Paris Dispatch #7: One Year

Paris Dispatch #7: One Year

Everyone told me the first year in Paris is both the most exciting and most challenging. And no matter how much you try, things will never turn out how you expected. Having lived it myself now, I can say for certain that advice was right.

One year ago today I stepped off a plane from NYC into my new life in Paris. Have I landed where I thought I would? Not exactly — I’m not as far along as I would like to be in some areas, but in others I’ve outdone even my admittedly overblown expectations.

It’s been un minute since the last Paris Dispatch. The truth is once everything ceases to be new, the day-to-day minutia of life is less exhilarating than when you first arrive and even going to the grocery store feels like an adventure. And adjusting to that is part of the process too.

But last night was one of those evenings that makes all the difficult aspects of starting a new life in Paris more than worth it. My husband surprised me with a boat tour on the Seine organized by Château de Pommard, a beautiful winery in Burgundy that we had visited with friends last July.

Château de Pommard set up the event to celebrate the release of its 2014-2015 wines, and I took a moment while cruising past the most iconic sights of Paris to toast my husband and myself for all the hard work put in over the last year.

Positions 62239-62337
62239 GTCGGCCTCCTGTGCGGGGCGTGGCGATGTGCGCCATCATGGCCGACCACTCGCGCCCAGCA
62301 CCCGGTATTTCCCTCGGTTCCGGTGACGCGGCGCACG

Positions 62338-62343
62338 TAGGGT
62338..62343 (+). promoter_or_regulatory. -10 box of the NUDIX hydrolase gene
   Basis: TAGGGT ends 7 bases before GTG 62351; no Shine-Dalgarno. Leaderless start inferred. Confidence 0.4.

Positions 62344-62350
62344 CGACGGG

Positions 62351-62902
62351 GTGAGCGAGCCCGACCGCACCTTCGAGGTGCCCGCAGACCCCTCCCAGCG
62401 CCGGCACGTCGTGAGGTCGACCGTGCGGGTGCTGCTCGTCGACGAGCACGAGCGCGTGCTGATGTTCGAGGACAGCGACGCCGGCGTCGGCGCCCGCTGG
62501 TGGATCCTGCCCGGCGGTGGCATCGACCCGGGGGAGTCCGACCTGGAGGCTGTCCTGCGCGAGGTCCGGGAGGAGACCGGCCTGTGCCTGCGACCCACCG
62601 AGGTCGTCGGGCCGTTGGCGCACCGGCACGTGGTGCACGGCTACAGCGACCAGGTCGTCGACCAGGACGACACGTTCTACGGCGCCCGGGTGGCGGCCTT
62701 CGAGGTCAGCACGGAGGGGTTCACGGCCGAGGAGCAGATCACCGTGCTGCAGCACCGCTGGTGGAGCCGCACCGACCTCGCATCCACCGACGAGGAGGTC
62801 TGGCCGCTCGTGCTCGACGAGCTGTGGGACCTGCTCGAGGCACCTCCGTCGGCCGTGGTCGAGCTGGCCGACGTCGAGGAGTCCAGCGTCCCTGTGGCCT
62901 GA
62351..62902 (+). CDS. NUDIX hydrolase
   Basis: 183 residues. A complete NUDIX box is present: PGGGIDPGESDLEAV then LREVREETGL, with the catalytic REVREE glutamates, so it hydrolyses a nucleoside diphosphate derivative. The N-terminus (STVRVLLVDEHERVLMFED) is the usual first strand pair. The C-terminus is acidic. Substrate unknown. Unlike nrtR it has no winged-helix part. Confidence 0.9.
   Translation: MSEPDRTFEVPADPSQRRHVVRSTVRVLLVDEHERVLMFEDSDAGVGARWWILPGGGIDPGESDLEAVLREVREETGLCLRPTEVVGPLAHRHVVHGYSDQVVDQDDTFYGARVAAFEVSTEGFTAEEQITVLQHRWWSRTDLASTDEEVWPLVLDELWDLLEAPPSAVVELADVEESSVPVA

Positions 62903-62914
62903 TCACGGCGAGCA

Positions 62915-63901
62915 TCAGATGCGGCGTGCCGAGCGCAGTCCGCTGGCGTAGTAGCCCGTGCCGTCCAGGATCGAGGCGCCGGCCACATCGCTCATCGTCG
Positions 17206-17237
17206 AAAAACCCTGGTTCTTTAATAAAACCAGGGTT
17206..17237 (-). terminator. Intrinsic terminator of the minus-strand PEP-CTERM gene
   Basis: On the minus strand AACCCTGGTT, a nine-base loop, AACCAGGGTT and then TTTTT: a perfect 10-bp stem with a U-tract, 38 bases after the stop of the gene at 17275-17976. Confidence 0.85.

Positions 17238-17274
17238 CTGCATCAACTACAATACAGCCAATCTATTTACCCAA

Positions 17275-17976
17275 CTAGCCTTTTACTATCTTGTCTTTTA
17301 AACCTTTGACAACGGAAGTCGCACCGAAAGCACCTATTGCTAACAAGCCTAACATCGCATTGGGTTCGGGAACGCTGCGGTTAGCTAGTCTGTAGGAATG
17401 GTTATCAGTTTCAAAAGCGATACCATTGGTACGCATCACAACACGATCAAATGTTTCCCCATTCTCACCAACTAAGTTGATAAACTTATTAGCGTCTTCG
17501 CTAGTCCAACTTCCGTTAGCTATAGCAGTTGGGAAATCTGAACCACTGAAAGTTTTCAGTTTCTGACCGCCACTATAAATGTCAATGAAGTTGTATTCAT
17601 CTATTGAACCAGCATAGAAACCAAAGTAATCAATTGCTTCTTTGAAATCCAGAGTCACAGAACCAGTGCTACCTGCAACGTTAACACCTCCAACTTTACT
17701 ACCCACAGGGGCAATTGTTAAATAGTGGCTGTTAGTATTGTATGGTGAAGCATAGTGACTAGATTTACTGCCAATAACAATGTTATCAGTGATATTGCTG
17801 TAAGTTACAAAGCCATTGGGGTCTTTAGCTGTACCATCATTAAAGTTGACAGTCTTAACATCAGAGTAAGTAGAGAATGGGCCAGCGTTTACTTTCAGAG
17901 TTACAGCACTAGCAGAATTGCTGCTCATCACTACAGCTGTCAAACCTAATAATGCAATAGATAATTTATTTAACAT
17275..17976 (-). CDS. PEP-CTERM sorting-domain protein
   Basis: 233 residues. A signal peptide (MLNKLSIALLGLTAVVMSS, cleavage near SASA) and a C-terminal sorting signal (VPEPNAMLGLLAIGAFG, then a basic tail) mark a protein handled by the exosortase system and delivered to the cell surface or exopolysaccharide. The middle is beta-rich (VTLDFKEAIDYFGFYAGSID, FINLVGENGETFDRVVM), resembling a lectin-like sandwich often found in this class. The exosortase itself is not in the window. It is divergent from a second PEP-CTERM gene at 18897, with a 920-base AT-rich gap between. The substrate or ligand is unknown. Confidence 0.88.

I think back to when I used to not recognize any streets or metro stations, know where to buy groceries, have any friends of my own, was scared to ride a bike in the city, thought I’d never be able to get a job. It almost feels like I was a different person on June 6th, 2017.

This past year I celebrated my first birthday as a Paris resident. I paid taxes in two countries. I overcame difficult situations at work, with friends, in my marriage, with myself, with Paris. I didn’t succeed in everything I wanted to, but I’ve come a long way. And I have earned a little wisdom I’d like to share.

10 Lessons learned from year one in France

  1. Learning French is not a passive activity. People who tell you you’ll pick up French so much by just living around it are wrong. You will a little, but real learning requires putting in the work, conjugating those verbs, making WordReference your best friend and setting up time to use French in the real world beyond buying baguettes. I’m lucky to have a French husband with a social life that forces me into dinners, conferences, and other events. If you don’t you will have to be more proactive. There are so many Americans here who only hang out with English speakers and go to English events. I don’t blame them, it is uncomfortable to feel over your head in French, but being cozy in an English environment won’t help you improve your language skills.
  2. It’s okay to change your plan, your idea of success, and even yourself to adapt to France. The goals you set out when you arrive won’t all happen. You may have to revise your idea of what kind of job you will take, the language milestones you had planned, or your tastes and even personality may change to fit into the new culture you’re a part of. That’s all okay.
  3. Be kind to yourself. Especially early on, I was very hard on myself and told myself I didn’t “deserve treats” until my language skills improved, or I found a full-time job, or any other number of goals I set for myself. But I soon learned that being that hard on yourself only harms your progress. Take that girls trip in another country, take a full day to give your brain a vacation from French, go to Starbucks and get that giant pumpkin-spiced latte if you miss it. This shit is hard, you deserve treats.